13 SEPTEMBER 2003, Page 33

The brothers plead their case to Mr Hoaxem and the gentleman in Downing Street

!the gentleman in Downing Street 'had to receive delegations, but loathed them. It was just like sham marching, he said — an immense dust, and no progress: To listen to their views! As if I did not know what their views were before they stated them! And then to put on a countenance of respectful candour! Were it not that, at a practised crisis, I permit them to see conviction stealing slowly over my conscience, I believe the fellows would never stop.' This gentleman, first sighted in Sybil, Disraeli's novel of the two nations, seems to be back in residence, and once again the delegations are plaguing him. He has had to receive two of them, with — as so often happens — mutually contradictory shopping lists. First came the brothers from the trades unions, needing to be placated before their conference this week. He had to persuade them that they were an estate of the realm, to be consulted before he embarked on his longpromised reforms. The brothers from the boardroom — eight chairmen from eight blue-chip companies — complained of being caught in the tentacles of tax and regulation. They find the new payroll tax (called National Insurance) a splendid stimulus to employment in Bangalore. One, at least, of their companies' boards has to decide, every year, whether its head office is in the right country. He had to convince them that he felt their pain. The gentleman in Sybil knew how to make contradictory promises, as he explained to his director of communications and strategy: have no doubt that you will get through the business very well, Mr Hoaxem, particularly if you be "frank and explicit". That is the right line to take when you wish to conceal your own mind and to confuse the minds of others. Good morning!'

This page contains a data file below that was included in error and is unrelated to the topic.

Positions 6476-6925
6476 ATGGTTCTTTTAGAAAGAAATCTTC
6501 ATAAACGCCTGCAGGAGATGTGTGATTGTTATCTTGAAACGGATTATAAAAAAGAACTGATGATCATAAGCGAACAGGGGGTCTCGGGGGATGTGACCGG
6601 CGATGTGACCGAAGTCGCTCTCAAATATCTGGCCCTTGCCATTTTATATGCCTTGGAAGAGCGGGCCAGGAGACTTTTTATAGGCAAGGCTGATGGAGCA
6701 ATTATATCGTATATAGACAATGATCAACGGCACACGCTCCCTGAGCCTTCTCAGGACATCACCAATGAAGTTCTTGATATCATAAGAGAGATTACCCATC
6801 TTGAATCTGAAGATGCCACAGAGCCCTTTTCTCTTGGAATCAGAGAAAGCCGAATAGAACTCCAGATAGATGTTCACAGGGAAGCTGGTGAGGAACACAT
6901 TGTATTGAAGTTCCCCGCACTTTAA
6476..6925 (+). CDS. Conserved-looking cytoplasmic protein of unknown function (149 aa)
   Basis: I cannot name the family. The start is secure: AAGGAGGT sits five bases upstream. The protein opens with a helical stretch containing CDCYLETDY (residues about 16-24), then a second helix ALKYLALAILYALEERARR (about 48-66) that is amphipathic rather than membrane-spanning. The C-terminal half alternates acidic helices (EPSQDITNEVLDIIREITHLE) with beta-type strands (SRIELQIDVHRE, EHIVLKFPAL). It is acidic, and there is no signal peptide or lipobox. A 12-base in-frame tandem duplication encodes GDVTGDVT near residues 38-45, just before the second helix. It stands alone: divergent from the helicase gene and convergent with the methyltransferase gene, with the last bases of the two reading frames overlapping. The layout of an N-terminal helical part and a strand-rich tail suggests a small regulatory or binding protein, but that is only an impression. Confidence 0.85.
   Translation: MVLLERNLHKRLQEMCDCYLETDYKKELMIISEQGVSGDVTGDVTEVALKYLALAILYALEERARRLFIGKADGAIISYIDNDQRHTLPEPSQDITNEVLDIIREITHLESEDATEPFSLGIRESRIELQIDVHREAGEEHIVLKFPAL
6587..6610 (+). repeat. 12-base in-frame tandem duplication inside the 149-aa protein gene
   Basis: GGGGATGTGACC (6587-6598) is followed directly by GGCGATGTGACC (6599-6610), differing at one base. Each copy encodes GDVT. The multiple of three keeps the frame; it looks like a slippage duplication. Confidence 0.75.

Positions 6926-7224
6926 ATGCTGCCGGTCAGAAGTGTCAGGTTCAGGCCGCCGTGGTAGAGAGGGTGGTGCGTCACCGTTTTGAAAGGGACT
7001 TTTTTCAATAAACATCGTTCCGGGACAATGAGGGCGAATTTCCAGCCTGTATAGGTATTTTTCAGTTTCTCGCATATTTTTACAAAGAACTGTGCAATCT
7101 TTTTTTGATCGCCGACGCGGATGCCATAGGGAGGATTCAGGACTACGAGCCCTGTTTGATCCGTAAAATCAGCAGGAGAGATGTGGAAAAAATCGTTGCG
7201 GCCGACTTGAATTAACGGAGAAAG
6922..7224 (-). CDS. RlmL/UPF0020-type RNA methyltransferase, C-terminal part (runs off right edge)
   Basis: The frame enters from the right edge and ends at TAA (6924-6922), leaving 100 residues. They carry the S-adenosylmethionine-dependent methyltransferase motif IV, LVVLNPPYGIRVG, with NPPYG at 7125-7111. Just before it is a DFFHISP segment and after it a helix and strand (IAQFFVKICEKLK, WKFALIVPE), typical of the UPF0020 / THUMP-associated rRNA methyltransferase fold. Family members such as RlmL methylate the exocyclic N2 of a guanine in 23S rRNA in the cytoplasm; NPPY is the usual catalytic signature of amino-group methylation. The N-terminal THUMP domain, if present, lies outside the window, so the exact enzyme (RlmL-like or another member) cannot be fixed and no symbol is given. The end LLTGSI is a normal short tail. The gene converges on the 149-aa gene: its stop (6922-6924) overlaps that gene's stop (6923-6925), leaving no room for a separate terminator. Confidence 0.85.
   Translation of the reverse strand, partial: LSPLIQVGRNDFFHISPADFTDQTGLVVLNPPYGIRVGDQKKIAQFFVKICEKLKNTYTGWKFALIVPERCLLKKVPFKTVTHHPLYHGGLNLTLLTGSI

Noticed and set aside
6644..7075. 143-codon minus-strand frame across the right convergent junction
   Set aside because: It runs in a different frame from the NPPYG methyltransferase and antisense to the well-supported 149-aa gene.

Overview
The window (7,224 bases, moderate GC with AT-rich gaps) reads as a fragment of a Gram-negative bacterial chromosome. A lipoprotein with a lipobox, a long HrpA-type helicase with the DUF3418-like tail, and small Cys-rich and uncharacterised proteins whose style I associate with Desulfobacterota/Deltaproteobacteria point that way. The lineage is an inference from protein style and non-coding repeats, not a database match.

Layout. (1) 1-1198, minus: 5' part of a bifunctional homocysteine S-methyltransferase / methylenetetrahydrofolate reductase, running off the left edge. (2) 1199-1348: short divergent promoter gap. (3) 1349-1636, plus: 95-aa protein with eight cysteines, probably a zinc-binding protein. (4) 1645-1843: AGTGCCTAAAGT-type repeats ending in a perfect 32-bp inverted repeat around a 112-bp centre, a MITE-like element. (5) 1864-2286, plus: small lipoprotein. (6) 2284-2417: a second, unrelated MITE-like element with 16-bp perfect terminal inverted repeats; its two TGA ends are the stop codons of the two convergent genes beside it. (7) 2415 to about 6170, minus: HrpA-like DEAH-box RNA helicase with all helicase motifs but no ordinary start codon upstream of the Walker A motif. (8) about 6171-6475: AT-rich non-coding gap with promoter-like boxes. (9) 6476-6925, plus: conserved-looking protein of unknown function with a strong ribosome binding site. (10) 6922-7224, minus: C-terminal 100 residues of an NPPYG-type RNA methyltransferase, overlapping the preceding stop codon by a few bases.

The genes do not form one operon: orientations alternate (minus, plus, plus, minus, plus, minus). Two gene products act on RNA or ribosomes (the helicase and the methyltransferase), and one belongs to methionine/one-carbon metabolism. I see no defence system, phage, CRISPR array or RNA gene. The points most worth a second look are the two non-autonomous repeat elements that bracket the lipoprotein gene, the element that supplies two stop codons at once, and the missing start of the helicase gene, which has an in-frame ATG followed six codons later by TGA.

Planting a tree

In a war-torn wilderness, the City is planting an olive tree. Derek Tullett, moneybroker and past Master of the Fruiterers Company, knows all about them. Now he is backing a scheme — Olive Tree is its name — to bring students from Israel and Palestine together at the City University, where Olive Tree will pay their fees and help with the cost of living. Starting next year, they can study for postgraduate degrees, on three-year courses, in the subjects of their choice, There will be special programmes for them. Afterwards, when they go home, they will be expected to make a professional contribution to one of a number of 'cross-community' development projects based in Israel and Palestine. Olive Tree's planters say that they hope to encourage dialogue and a sense of shared citizenship. Now more than ever, their project seems inspired: 'The wilderness and the solitary place shall be glad thereof, and the desert shall rejoice.'

Bad case of dysergy